Michael Steele got an enthusiastic welcome, and he didn’t disappoint. He joked about having endured the Democratic convention in Denver, saying that he had just come down from Mount Olympus to travel to Minneapolis. However, he took a serious turn within moments, discussing the decision to pre-empt the convention for service during Hurricane Gustav.
Steele quickly turned to Sarah Palin, saying “I know Sarah Palin. Sarah Palin is a friend of mine. You don’t want to mess with Sarah Palin.” He talked about the “relentless assault” on Palin, and equated them to the relentless assault on the values shared by the people at this conference. It reveals the hostility among the congnescenti to the ideas that most Americans hold sacred.
Render unto Caesar what is Caesar’s, Steele said, but don’t forget to render unto God what is His. Gathering in these forums allows us to gain strength for the kind of battles we face in this environment. But we have to be prepared to engage that battle. He pointed to the banner behind him and pointed out the word action. It doesn’t say. “FRC go-and-party”.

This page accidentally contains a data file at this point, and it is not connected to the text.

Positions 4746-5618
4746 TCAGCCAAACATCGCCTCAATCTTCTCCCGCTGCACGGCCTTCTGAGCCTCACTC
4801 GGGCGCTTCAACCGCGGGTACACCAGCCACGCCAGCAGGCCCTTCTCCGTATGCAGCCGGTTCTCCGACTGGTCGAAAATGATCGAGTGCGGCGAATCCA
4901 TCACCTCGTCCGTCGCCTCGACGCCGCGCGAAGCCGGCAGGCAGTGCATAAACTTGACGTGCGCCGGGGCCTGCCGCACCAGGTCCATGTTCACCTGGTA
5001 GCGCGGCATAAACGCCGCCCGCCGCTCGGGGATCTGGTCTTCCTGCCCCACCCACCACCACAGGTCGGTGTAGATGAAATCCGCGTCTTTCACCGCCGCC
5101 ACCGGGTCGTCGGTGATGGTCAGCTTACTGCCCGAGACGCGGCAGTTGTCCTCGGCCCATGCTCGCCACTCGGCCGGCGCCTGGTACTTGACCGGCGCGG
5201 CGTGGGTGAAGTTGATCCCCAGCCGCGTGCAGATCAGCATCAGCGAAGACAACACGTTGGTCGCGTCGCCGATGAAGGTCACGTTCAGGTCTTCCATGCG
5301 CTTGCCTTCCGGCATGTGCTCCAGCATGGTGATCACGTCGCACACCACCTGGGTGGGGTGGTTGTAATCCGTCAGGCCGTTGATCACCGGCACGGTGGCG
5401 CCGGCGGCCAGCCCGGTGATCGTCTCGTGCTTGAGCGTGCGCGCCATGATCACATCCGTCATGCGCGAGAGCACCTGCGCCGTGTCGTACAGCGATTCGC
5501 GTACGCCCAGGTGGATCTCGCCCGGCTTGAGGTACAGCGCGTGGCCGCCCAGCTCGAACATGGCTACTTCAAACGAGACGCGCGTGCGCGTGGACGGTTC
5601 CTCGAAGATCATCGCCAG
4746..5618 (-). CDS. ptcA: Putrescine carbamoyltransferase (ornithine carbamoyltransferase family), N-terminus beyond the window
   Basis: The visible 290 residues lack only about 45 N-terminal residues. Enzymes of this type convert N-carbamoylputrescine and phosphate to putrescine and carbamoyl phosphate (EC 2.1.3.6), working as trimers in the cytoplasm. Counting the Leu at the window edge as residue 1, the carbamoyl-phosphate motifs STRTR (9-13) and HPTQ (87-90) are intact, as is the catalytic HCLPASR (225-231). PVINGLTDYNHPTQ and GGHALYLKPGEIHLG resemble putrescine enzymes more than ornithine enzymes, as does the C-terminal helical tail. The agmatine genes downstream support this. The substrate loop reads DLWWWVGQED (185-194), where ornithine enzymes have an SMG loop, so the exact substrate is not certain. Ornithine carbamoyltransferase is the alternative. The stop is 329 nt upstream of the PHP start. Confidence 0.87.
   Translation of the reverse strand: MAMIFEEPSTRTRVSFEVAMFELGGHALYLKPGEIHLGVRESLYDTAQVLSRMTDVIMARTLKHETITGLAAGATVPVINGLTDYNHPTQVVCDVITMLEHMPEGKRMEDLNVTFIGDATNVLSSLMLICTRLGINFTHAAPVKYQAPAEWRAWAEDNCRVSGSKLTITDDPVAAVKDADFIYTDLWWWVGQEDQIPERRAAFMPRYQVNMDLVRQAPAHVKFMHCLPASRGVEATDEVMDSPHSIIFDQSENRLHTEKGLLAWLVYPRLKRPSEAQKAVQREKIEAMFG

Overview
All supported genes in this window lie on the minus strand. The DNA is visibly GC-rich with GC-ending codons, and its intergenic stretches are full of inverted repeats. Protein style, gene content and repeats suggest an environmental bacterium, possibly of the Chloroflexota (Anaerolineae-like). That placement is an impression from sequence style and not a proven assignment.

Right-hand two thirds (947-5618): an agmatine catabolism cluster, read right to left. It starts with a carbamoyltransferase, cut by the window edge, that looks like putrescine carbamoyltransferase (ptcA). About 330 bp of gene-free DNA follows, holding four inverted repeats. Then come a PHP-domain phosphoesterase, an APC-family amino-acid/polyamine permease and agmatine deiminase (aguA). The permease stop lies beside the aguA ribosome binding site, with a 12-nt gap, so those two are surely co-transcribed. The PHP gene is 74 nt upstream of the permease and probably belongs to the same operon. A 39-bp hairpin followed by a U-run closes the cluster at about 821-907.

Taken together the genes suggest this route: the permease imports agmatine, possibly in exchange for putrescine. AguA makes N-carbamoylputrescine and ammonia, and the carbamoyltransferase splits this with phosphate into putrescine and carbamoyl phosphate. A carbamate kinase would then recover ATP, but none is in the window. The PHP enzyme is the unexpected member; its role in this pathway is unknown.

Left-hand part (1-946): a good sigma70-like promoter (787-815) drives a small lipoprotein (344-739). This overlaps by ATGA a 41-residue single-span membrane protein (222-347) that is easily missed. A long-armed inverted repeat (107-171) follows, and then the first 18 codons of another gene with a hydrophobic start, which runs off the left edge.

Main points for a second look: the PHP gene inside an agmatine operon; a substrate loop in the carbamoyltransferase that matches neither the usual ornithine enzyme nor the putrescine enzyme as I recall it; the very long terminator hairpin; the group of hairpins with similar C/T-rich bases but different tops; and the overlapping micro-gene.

“Are you prepared to go back home and do something, fight for something? If not … you’re bringing the rest of us down.” We need, Steele says, people of principle who understand fundamentally what’s at stake. How children are educated, how people start new businesses, how we run our communities starts with people who are prepared to show leadership in their communities.
The story of Sarah Palin, Steele says, shows the power of this commitment. She took up the call to action, and look where it has led. He ripped Charles Gibson for attacking Palin in a way he never would have done with Barack Obama, but she held up well nonetheless. She has proven herself in her community already. “She shoots moose,” Steele joked, “and what do you think she’s going to do to a donkey?”
The only way to effect change is to follow Palin’s example. Think about the kind of change you want to make — and then stop thinking about it and do it.